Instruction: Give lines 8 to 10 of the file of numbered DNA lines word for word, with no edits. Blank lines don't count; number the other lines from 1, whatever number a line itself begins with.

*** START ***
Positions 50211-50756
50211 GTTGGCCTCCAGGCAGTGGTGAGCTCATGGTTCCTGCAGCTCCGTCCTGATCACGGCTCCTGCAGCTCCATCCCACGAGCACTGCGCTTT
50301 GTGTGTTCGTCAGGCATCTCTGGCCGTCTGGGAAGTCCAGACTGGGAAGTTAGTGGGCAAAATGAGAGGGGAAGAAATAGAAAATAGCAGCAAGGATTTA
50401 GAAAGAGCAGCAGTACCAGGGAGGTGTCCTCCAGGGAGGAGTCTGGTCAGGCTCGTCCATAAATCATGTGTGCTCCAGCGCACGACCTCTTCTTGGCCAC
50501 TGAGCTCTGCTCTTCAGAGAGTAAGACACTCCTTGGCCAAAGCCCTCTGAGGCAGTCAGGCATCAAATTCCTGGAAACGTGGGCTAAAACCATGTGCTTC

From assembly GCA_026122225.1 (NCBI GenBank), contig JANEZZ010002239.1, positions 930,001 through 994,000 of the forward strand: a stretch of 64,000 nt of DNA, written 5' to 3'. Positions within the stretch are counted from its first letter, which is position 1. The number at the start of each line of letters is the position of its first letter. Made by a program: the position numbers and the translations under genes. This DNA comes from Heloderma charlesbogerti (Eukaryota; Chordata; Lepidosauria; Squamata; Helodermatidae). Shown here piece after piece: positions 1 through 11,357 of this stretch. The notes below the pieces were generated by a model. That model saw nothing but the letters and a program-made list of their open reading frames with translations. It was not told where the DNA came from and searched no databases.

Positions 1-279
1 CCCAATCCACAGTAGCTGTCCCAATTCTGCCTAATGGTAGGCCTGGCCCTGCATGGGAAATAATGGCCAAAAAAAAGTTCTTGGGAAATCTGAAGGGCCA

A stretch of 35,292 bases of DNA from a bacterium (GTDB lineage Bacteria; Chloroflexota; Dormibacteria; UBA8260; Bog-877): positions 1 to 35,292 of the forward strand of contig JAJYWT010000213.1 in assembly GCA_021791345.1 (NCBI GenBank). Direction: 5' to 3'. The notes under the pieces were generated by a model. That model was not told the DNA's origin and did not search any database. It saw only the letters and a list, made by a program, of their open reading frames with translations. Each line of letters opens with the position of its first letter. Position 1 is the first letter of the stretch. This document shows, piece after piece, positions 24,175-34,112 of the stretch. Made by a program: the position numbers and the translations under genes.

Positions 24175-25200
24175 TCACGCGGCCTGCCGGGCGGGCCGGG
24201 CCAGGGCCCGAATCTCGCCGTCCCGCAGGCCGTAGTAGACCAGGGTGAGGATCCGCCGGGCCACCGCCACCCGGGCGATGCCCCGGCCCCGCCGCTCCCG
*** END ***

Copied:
1 CCCAATCCACAGTAGCTGTCCCAATTCTGCCTAATGGTAGGCCTGGCCCTGCATGGGAAATAATGGCCAAAAAAAAGTTCTTGGGAAATCTGAAGGGCCA

A stretch of 35,292 bases of DNA from a bacterium (GTDB lineage Bacteria; Chloroflexota; Dormibacteria; UBA8260; Bog-877): positions 1 to 35,292 of the forward strand of contig JAJYWT010000213.1 in assembly GCA_021791345.1 (NCBI GenBank). Direction: 5' to 3'. The notes under the pieces were generated by a model. That model was not told the DNA's origin and did not search any database. It saw only the letters and a list, made by a program, of their open reading frames with translations. Each line of letters opens with the position of its first letter. Position 1 is the first letter of the stretch. This document shows, piece after piece, positions 24,175-34,112 of the stretch. Made by a program: the position numbers and the translations under genes.

Positions 24175-25200